Biophysics Journal Club

Trade-offs between cost and information in cellular prediction

Callum Wareham, SFU Physics
Location: P8445.2

Wednesday, 12 June 2024 11:30AM PDT


Living cells can leverage correlations in environmental fluctuations to  predict the future environment and mount a response ahead of time. To  this end, cells need to encode the past signal into the output of the  intracellular network from which the future input is predicted. Yet,  storing information is costly while not all features of the past signal  are equally informative on the future input signal. Here, we show for  two classes of input signals that cellular networks can reach the  fundamental bound on the predictive information as set by the  information extracted from the past signal: Push–pull networks can reach  this information bound for Markovian signals, while networks that take a  temporal derivative can reach the bound for predicting the future  derivative of non-Markovian signals. However, the bits of past  information that are most informative about the future signal are also  prohibitively costly. As a result, the optimal system that maximizes the  predictive information for a given resource cost is, in general, not at  the information bound. Applying our theory to the chemotaxis network of  Escherichia coli reveals that its adaptive kernel is optimal for  predicting future concentration changes over a broad range of  background concentrations, and that the system has been tailored to  predicting these changes in shallow gradients.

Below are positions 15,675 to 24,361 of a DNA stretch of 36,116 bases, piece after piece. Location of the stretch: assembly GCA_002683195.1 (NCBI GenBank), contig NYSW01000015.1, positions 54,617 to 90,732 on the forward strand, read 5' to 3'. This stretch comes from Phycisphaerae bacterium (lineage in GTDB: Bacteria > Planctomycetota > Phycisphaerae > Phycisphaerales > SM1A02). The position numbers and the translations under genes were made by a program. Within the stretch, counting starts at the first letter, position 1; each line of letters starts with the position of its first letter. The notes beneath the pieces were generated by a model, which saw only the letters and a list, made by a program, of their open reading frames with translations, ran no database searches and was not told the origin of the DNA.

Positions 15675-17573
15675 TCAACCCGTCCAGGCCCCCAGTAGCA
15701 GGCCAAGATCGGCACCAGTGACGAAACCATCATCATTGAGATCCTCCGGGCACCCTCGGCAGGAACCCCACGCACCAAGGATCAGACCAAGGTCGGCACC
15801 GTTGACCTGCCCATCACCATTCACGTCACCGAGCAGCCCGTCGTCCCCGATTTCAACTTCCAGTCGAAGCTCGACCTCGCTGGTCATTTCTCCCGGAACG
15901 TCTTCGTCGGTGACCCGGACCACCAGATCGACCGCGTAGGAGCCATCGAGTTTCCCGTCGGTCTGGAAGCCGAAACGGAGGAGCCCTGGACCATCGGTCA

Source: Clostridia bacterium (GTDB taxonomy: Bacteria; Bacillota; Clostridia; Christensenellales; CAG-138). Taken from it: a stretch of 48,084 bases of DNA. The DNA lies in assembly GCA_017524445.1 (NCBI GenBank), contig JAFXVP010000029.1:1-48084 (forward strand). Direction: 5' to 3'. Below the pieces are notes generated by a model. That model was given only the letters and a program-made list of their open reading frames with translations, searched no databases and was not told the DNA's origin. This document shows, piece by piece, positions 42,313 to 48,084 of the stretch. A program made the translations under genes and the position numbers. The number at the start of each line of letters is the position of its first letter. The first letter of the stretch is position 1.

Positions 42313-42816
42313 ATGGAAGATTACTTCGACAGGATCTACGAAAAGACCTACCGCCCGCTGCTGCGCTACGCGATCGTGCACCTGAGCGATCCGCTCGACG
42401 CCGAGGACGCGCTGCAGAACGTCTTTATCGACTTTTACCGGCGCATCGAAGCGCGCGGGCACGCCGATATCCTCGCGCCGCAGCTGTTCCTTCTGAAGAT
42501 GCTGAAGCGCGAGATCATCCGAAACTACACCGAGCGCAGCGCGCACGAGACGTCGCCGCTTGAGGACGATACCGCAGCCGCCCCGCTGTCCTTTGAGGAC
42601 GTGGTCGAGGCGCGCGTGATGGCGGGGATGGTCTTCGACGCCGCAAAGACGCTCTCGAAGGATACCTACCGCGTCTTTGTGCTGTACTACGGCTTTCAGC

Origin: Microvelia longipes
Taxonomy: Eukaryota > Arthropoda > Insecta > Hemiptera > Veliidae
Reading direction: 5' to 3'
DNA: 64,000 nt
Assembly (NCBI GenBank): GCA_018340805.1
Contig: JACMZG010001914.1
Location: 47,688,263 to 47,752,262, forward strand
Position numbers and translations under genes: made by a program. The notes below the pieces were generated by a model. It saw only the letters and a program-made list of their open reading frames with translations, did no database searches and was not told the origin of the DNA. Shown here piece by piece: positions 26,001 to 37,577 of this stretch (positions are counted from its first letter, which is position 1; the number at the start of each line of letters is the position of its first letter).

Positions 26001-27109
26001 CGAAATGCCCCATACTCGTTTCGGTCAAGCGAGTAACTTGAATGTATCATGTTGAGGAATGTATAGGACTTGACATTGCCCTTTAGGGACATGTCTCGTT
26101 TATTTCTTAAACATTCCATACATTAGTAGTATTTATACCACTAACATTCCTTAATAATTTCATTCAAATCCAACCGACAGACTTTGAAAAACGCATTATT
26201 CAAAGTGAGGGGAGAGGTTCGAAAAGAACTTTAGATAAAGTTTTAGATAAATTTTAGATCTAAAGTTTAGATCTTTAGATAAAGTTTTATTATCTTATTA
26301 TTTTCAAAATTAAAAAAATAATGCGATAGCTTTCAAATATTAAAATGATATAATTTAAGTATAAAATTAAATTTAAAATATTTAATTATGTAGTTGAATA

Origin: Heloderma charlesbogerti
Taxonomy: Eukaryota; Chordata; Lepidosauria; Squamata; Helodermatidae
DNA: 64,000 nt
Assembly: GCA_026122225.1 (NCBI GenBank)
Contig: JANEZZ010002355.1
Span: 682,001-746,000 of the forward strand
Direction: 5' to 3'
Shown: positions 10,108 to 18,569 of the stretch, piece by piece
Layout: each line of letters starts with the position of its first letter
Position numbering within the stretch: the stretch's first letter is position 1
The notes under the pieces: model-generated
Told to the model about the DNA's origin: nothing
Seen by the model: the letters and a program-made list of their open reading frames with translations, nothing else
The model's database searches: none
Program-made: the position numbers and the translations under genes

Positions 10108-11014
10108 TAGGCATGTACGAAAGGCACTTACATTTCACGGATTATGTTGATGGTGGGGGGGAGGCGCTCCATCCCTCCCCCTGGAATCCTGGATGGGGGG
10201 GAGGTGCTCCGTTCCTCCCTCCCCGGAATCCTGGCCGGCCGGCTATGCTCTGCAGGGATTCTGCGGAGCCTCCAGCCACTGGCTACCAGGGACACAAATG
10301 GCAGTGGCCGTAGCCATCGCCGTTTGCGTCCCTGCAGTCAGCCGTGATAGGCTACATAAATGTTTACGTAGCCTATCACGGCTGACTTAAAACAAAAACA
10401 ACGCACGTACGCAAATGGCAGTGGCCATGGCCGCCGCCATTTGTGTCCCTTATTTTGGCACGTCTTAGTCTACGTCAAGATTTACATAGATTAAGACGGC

by  Age J. Tjalma, et al.
PNAS 120 (41), e2303078120 (2023).